Thursday, 2 October 2008

Rhur view Dougal!.

It seems aeon's since I blogged last. The computer in the hotel in Dortmund sadly only spoke German - which I don't (Well, "Vo ist die toiletten, bitte?" is about as far as I go - but it's awfully useful!)

Superb hospitality and real openness were my abiding impression of the Evangelical Church in Westphalia. (BTW, Evangelical means Protestant (e.g. Lutheran /Reformed), not Fundy type Evangelical). It faces much of the same problems we do: declining numbers financial constraints, aging active membership. Ecumenically, it seems all rather good at the Institutional level (joint representations to the Govt.), but less of a reality on the ground. Massive Social Service programmes funded by a 9% Church Tax. Big emphasis on justice issues (ecology, developing world etc). Churches well maintained due to the tax. I felt quite at home with the worship and theology: Lutheranism is not so very far from Anglicanism. Sunday morning was a bit like Mattins rather than CofS morning service. Candles and colours are in use. I even managed to preach a sermon (in English) which was translated and will appear on the Shuren parish web-site.

What hit me at personal level though was looking at the cities of Dortmund and Munster where we went on the Saturday as tourists. Lovely medieval Churches - only they weren't. All rebuilt in the 40's and 50's because the RAF and USAF had utterly flattened 90% of the cities in the Rhur. We go on about the Blitz, Coventry and Clydebank, which were horrible events. But it was as nothing compared to the retaliation we gave in 1943/44. Seeing WW2 from the other side of the water was a revelation. Also in the Catholic Cathedral in Munster there was a display about the Catholic martyrs and heroes and heroines of the faith who resisted Hitler: Edith Stein (Carmelite convert from Judaism killed in Auschwitz), Karl Lessing (ordained in Dachau concentration camp) and Cardinal Graf von Galen who preached against Hitler's racial policies and is now beatified. Up there with Bonhoeffer and Niemoller for courage and faithful witness. We don't here about them at school. There was also a very powerful set of Stations of the Cross. The 5th where Simon of Cyrene helps Jesus with the Cross had, not a black man, but a prisoner in concentration camp uniform helping Christ. That struck me deeply.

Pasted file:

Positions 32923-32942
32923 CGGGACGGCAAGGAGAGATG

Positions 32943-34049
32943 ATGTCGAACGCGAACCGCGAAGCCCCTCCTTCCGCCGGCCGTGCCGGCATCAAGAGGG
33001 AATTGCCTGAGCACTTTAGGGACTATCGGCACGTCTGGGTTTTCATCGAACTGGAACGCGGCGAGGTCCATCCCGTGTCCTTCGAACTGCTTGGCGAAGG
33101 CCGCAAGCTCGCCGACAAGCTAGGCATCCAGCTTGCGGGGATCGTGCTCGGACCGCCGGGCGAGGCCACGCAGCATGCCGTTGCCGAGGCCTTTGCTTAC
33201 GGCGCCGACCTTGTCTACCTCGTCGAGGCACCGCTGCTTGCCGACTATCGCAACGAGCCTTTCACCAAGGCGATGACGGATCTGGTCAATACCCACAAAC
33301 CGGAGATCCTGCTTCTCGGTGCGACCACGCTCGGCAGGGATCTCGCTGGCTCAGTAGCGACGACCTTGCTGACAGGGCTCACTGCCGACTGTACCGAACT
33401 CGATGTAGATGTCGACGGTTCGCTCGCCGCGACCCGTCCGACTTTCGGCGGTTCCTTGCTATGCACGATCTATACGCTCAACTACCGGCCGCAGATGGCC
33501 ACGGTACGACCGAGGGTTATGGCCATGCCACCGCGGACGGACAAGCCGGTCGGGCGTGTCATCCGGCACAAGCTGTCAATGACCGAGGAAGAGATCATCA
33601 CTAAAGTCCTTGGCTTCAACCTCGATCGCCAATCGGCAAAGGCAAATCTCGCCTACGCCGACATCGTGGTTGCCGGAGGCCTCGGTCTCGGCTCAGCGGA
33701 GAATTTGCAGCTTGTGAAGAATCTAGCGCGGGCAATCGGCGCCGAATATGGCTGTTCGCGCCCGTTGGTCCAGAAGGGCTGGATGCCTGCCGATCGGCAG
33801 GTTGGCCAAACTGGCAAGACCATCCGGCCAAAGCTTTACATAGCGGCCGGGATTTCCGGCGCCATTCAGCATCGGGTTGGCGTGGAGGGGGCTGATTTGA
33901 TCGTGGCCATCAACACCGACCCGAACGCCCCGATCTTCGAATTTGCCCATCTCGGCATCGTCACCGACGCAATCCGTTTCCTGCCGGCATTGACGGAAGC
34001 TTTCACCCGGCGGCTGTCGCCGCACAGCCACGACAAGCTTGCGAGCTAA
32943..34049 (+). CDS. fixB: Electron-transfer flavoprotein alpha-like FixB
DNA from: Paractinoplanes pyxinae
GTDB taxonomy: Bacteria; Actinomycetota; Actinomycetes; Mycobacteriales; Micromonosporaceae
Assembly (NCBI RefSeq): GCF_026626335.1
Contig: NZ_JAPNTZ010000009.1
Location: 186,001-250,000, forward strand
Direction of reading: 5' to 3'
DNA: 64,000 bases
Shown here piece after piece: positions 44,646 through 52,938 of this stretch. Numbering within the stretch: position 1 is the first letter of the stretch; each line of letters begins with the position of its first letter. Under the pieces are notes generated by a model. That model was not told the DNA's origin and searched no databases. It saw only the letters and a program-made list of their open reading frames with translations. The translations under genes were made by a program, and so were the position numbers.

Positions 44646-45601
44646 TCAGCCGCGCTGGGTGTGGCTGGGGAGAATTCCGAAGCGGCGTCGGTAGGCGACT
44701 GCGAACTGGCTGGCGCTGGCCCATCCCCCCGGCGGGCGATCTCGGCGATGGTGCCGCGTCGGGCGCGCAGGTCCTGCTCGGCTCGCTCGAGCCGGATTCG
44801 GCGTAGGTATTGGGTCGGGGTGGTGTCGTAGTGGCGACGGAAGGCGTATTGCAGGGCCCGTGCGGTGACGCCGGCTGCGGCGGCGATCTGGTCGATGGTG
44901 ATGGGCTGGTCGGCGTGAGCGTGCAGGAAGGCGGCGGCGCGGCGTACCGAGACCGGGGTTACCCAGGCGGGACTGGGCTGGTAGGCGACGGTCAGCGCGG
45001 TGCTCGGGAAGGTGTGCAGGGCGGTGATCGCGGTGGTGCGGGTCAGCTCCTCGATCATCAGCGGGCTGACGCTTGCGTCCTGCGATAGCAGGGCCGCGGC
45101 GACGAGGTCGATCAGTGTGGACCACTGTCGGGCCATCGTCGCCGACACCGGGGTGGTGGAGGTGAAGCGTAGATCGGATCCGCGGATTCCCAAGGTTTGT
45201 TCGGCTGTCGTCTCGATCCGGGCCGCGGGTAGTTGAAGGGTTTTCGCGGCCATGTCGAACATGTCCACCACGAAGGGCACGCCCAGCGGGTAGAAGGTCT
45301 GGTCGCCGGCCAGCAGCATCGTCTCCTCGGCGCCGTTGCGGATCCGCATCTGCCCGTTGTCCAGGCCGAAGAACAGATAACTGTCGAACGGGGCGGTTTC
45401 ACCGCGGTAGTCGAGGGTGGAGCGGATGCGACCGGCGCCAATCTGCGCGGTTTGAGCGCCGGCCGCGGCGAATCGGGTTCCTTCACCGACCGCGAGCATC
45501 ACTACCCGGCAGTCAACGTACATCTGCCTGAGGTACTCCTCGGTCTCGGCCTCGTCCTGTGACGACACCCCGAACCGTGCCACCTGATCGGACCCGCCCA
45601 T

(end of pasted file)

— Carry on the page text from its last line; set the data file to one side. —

All in all, a fascinating and very worthwhile trip. Now to persuade the peeps to go with the link.

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